Pemulwuy gets underway

REDFERN: Tuesday March 26 saw the “turning of the soil” for the Aboriginal Housing Company’s (AHC) long-awaited Pemulwuy project. “Today is a day we have dreamt of for a long, long time,” said CEO Michael “Mick” Mundine.

Lord Mayor Clover Moore and Mick Mundine with children for “turning of the soil” to signify commencement of long-awaited Pemulwuy project. Photo:Andrew Collis

The ceremony, emceed by mentor and sports commentator Brad Cooke and including a welcome to country by Gadigal Elder Uncle Charles “Chicka” Madden, signified the commencement of construction on the land known as The Block.

Speakers included Lord Mayor Clover Moore, Fouad Deiri of Deicorp, Mick Mundine and Alisi Tutuila of the AHC. Prayers were led by Pastor Peter Walker of Australian Indigenous Ministries and the Right Reverend Archimandrite Nabil Kachab of the St George Cathedral in Redfern.

Located between Louis Street and the railway corridor opposite Redfern station, the Pemulwuy project will see the redevelopment of the land into three precincts.

Construction on precincts 1 and 2, comprising a gallery, gym, and retail space, two- and three-bedroom units alongside two-, three- and four-bedroom terraces – a total of 62 affordable dwellings – will commence this month with the expectation of residents moving in by 2021. Precinct 3 (student accommodation) will be completed by mid-2022.

“The units and terraces will be double brick,” AHC Chief Operations Officer Lani Tuitavake told the SSH. “The traditional build will follow adaptable and sustainable design principles so that generations can live and work here together.”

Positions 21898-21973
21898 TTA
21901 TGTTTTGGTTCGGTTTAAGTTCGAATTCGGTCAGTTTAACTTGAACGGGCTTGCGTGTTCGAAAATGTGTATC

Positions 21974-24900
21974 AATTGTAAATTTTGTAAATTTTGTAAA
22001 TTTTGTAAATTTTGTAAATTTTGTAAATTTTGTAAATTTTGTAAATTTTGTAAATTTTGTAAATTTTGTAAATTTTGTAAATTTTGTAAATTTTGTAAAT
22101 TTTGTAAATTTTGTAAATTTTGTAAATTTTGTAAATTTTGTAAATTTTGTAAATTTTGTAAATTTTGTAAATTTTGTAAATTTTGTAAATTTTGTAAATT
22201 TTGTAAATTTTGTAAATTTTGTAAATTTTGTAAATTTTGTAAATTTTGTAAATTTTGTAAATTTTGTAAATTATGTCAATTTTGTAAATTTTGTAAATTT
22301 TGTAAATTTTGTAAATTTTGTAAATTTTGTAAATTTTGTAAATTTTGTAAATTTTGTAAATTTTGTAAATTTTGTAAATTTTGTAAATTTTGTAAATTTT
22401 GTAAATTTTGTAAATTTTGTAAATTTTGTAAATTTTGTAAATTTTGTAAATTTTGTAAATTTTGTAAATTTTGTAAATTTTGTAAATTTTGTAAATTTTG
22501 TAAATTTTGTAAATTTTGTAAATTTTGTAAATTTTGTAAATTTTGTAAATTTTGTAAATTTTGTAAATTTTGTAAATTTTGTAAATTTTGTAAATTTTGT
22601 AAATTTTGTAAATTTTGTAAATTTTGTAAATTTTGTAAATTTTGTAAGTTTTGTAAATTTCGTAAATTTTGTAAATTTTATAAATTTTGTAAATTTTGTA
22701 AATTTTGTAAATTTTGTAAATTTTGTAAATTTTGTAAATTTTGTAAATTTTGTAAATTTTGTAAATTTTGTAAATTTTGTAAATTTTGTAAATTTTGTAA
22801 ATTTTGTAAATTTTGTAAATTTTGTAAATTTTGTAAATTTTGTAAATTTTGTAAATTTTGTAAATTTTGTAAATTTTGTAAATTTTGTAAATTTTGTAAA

Mr Mundine, who has been involved with the AHC for more than 40 years, said: “We have always had faith that this vision for our people’s future was going to happen, it was just a matter of when.

“As originally planned, we will be building affordable housing for 62 Aboriginal and Torres Strait Islander families, a new [Elouera Tony Mundine] gym, childcare, student accommodation, a gallery, as well as commercial and retail spaces.”

The student accommodation will be managed by Scape, on a 99-year lease. The development will include 110 affordable units for Aboriginal and Torres Strait Islander students.

“We are excited for the future,” Mr Mundine said. “The process has made us more resilient, more determined, focused on self-determination – how it looks, feels and works – and respect for one another. I will be so happy to see the Aboriginal flag flying high from our new building.”

Many people, long-time supporters as well as critics, have played important roles.

Speaking to the SSH, Mr Mundine and Ms Tuitavake recalled the vision and passion of architect Col James, after whom the student accommodation will be named. “Col was a strong advocate for affordable housing,” Mr Mundine said. “He talked about ‘housing as a verb’; this is going back to the early 1970s.” “Col offered guidance and mentoring over many years,” Ms Tuitavake added. “He was an inspiration to many students and community members.”

Others deserving of thanks included Lord Mayor Clover Moore and Monica Barone of the City of Sydney, former NSW premier Kristina Keneally, REDWatch, Indigenous elders, activists and artists, and developer Deicorp, a partner to the AHC over more than ten years.

“Our hopes and aspirations to breathe new life into The Block will now begin,” Ms Tuitavake said. “We are happy and proud to be leading the way in providing affordable housing for Aboriginal and Torres Strait Islander people, and in business and property development.”

Speaking at the “turning of the soil” ceremony, Alisi Tutuila, Chairperson of the AHC, said: “We thank you all again for all your prayers and support and look forward to realising this vision together as a community.”

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